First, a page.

MIAMI, Fla. – Florida might be transfixed by the injustice of limiting lessons about systematic racism with Republican Gov. Ron DeSantis’ Stop WOKE law and his administration’s rejection of an Advanced Placement African-American studies course in high schools, but that hasn’t stopped Dr. Marvin Dunn from telling his story about how Blacks were unfairly treated in the state especially during the Jim Crow era.

Dunn, professor emeritus of psychology at Florida International University and decades-long racial and social justice activist, is gearing up for another one of his Teach the Truth tour in April when he will take a bus load of people to visit chilling sites where Blacks were brutally attacked and murdered including the Rosewood Massacre.

In 1923, in rural Levy County, at least 150 Blacks were killed in the town of Rosewood during a race riot.

Blacks were lynched in a targeted attack after a white woman claimed she was assaulted by a Black drifter.

The three-stop tour also includes visits to Live Oak, Fla., where a young Black boy was allegedly forced to jump in the Swanee River and drowned after he wrote a love letter to a white girl, and Ococee, Fla., where in 1920 an uprising erupted over Blacks voting in an election and July Perry, a key figure in the riot, was brutally attacked inside his home by white men.

The tour’s final stop will be at the state Capitol in Tallahassee to protest the state’s rejection of the Advanced Placement studies course and other Black history events that are banned from the classrooms due to Stop WOKE legislation.

Case in point, Dunn, 82, said his book, entitled “Florida through Black Eyes,” is not allowed to be discussed in Florida schools. "We are going to Tallahassee and hope the legislature listens to people, their parents and grandparents because they want to have a visible presence at the Capitol," Dunn told the South Florida Times. "That’s the main purpose of the tour."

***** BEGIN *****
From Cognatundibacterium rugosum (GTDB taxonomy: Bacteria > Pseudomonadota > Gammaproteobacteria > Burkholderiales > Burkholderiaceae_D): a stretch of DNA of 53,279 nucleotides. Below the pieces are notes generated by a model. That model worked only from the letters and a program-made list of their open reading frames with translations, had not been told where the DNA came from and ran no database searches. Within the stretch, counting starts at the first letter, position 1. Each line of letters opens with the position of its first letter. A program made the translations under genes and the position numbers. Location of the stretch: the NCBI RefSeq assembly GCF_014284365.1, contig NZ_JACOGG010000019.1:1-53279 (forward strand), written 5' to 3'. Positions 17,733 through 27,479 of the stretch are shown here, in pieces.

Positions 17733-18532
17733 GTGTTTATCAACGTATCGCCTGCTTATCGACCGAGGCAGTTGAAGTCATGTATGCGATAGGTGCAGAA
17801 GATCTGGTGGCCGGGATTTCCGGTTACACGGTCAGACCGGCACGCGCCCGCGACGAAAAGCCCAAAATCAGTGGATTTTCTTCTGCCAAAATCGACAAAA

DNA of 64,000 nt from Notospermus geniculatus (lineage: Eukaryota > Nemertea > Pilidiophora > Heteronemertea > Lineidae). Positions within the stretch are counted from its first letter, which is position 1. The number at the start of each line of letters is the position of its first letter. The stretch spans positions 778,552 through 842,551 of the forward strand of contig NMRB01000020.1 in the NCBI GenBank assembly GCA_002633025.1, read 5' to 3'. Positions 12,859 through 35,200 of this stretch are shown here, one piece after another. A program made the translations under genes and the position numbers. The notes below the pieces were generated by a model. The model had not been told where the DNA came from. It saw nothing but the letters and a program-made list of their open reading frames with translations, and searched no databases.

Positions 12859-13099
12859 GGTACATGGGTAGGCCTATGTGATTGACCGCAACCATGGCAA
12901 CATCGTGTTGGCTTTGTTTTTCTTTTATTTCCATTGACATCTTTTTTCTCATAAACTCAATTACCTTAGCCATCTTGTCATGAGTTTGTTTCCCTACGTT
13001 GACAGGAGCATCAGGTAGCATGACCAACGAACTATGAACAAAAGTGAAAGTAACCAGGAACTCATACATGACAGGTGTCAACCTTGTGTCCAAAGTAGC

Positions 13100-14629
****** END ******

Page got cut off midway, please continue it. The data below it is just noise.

Dunn said he grew up in Deland, Fla., during Jim Crow, which was Florida’s darkest time for Blacks. The small central Florida town, in Volusia County, is about 40 miles northeast of Orlando and the population was 35,000 people when Dunn lived there.

The town was founded in 1876 by northern industrialist Henry DeLand after he took a tour of the upper St. Johns area.

"I was so used to seeing the signs that read, “Whites seat from front-Colored seat from rear” on public buses that, when they were finally removed in the 1960s, sometimes I thought I still saw them there," Dunn said. "Even after his death, Jim Crow was, for a while, omnipresent mentally and emotionally in our lives; such had been his reach. No Black person I knew escaped the impact of the Jim Crow system or the possibility of being killed for no other reason than being Black. A Black person in Florida, during the time I grew up, lived with a pervasive awareness of the limitations a racist society imposed and of the impact those limitations imposed upon one’s life."

Dunn talked about the cruel tale of the Live Oak, Fla., Black boy who was given a choice by a group of White men: get shot in the head or jump in the Swanee River.

Dunn said after the White girl’s father found the boy’s letter, he and other White men kidnapped him from his home, bound and gagged him, took him to a rural area and placed a gun to his head.

Dunn said the boy’s father helplessly looked on crying and gave his son a hug before he jumped in the river.

Dunn said Willie James Howard made a film about the story called “Murder on the Swanee.”

Dunn said he had visited the boy’s grave dozens of times.

‘He was Florida’s Emmett Till," Dunn said.

Dunn said the Teach the Truth tour has been in the works since 2008 when he purchased the site of the Rosewood Massacre for $30,000.

He wanted to preserve the vacant land and make the property accessible to Blacks for visitation for the centennial of the massacre last month.